Folding day

As the curator of a vintage quilt collection, I have a responsibility to care for my quilts. 

Ha!  Them's big words for I inherited a bunch of quilts and take good care of 'em.

Anyway, once a year, we have "folding day".  That means I pull out all the quilts and refold them along different lines.  When you fold a quilt, you stretch the fabric on the fold lines.  And, you scrunch other fabric up inside the fold lines.  Refolding releases the stretch and the scrunch and moves them to a different part of the quilt.  This helps the quilt wear more evenly. 

I have a lot of quilts.

This is just some of them.  I had a nice collection going before I got the family quilts.  It took Sydney and I a couple hours to refold them all. 
I'm working on my storage.  I've exceeded my space, and that's with more than a dozen of my own hanging on the wall at any given time.  And, I'd like to roll as many of my quilts as I can to relieve the stretch of folding them.  I store them in a wooden armoire.  I know that is bad...really, really bad.  But, honestly, most of the family quilts were stored the exact same way before they came to my Mom, and they aren't stained and worn...I know, cumulative long term effect.  Anyway, I'm changing how they are stored.  I'm making bags for them to keep dust off and to protect them from the wood.  And, I'm working on rolling some and putting them in sleeves.  You can see my efforts in the direction on the left. 
When we finished refolding, I looked at the stack and decided to make some bags.  And, I had a bunch of table cloths that don't fit my table that I had made over the years.  And, I have a serger.  And, about an hour later, I had about 8 new large clean bags to store quilts in.  There are yellow, white, and flowery new bags.  Different sizes and shapes.  I need to work on a labeling system, but I have to be careful.  Just because a quilt fit in a bag this time doesn't mean it will when it's refolded next year.  So, the labeling needs to be easily movable.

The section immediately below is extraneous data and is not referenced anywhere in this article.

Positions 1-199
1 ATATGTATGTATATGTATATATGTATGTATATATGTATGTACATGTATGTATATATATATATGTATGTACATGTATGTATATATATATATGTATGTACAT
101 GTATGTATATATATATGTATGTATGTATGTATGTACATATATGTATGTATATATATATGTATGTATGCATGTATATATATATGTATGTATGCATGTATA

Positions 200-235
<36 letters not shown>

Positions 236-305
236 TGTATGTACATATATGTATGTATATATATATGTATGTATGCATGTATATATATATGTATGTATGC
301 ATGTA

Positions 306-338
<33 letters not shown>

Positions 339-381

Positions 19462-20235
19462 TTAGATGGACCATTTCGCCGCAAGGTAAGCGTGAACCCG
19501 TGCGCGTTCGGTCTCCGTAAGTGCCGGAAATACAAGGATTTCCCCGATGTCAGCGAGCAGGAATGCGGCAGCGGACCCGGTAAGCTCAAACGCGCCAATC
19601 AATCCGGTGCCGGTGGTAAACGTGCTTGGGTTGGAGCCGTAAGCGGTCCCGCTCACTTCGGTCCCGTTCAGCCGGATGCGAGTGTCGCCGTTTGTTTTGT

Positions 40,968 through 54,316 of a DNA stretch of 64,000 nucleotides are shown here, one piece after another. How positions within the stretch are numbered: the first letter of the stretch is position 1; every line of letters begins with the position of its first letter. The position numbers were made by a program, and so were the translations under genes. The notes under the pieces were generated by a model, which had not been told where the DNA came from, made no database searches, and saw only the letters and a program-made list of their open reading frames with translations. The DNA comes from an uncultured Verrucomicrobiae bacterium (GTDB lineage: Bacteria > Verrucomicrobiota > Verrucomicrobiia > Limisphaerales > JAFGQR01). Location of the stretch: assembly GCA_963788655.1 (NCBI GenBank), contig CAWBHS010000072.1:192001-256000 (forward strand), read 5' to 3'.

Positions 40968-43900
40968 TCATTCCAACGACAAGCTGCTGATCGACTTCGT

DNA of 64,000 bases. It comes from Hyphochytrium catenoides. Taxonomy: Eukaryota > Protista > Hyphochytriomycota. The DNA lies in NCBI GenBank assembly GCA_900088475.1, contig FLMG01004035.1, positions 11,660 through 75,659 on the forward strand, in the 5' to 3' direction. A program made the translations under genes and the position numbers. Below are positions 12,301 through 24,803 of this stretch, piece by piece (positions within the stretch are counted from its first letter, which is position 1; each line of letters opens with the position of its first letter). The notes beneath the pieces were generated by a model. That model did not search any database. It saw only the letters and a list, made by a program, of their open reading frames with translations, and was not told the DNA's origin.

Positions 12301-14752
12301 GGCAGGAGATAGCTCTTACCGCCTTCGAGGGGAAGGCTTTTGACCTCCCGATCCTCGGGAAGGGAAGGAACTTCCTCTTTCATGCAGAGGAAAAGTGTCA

Okay, so for those of you wondering how many ways you can fold a quilt, these folds result in a nice shape for storage.  Some result in a long pillow shape and some end up almost square. 
fold in half, in half again, then fold in thirds
or third, third, half
or half, third, third
Anyway, I always get to enjoy all the quilts on folding day.  This year, this tie quilt was my favorite. 
I love this quilt.  And, I have plans for it.  We got it in a St Vincent de Paul in Arkansas for $30.  I think it got donated because the blue quilting lines have become permanent.  Anyway, I'd like to try to remove them and if I can't, I'm thinking about re-quilting it with blue thread and adding a lot more quilting to hide the blue marks.  I don't know what I'd ever use it for.  Maybe I'd never use it.  But, I'd like to try to do something with it so that when it leaves my hands, it's better than it was when it came into them...or at least no worse. 
I've bought lots of vintage quilts and tops to finish.  I get a real kick out of taking someone else's unfinished work and turning it into something beautiful.  I'm a firm believer that sometimes, a disaster just needs a new set of eyes.  We get so bogged down in our vision of what a quilt will be that we lose interest when it goes in an unexpected direction.  A new set of eyes starts in whatever direction that is, and takes it from there.